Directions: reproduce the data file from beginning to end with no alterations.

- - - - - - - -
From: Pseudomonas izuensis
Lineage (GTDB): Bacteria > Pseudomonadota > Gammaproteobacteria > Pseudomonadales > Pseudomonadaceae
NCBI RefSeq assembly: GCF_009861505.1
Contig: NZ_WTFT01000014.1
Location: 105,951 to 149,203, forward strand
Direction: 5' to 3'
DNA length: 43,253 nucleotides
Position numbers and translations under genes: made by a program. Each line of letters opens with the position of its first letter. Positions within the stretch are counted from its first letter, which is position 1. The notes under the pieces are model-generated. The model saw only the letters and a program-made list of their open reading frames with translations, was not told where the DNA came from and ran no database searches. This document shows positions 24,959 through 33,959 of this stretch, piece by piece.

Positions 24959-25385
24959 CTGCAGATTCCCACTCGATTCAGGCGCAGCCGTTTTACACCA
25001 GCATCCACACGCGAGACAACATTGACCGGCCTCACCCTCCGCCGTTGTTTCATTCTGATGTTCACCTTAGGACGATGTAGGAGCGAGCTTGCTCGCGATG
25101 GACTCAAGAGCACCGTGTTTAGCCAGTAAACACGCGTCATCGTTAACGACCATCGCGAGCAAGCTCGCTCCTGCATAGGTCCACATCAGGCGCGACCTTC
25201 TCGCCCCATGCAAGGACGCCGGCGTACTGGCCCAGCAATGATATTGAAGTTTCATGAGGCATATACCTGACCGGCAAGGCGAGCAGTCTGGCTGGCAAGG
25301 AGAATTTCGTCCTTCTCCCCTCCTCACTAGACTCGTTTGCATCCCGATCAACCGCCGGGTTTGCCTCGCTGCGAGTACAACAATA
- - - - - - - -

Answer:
From: Pseudomonas izuensis
Lineage (GTDB): Bacteria > Pseudomonadota > Gammaproteobacteria > Pseudomonadales > Pseudomonadaceae
NCBI RefSeq assembly: GCF_009861505.1
Contig: NZ_WTFT01000014.1
Location: 105,951 to 149,203, forward strand
Direction: 5' to 3'
DNA length: 43,253 nucleotides
Position numbers and translations under genes: made by a program. Each line of letters opens with the position of its first letter. Positions within the stretch are counted from its first letter, which is position 1. The notes under the pieces are model-generated. The model saw only the letters and a program-made list of their open reading frames with translations, was not told where the DNA came from and ran no database searches. This document shows positions 24,959 through 33,959 of this stretch, piece by piece.

Positions 24959-25385
24959 CTGCAGATTCCCACTCGATTCAGGCGCAGCCGTTTTACACCA
25001 GCATCCACACGCGAGACAACATTGACCGGCCTCACCCTCCGCCGTTGTTTCATTCTGATGTTCACCTTAGGACGATGTAGGAGCGAGCTTGCTCGCGATG
25101 GACTCAAGAGCACCGTGTTTAGCCAGTAAACACGCGTCATCGTTAACGACCATCGCGAGCAAGCTCGCTCCTGCATAGGTCCACATCAGGCGCGACCTTC
25201 TCGCCCCATGCAAGGACGCCGGCGTACTGGCCCAGCAATGATATTGAAGTTTCATGAGGCATATACCTGACCGGCAAGGCGAGCAGTCTGGCTGGCAAGG
25301 AGAATTTCGTCCTTCTCCCCTCCTCACTAGACTCGTTTGCATCCCGATCAACCGCCGGGTTTGCCTCGCTGCGAGTACAACAATA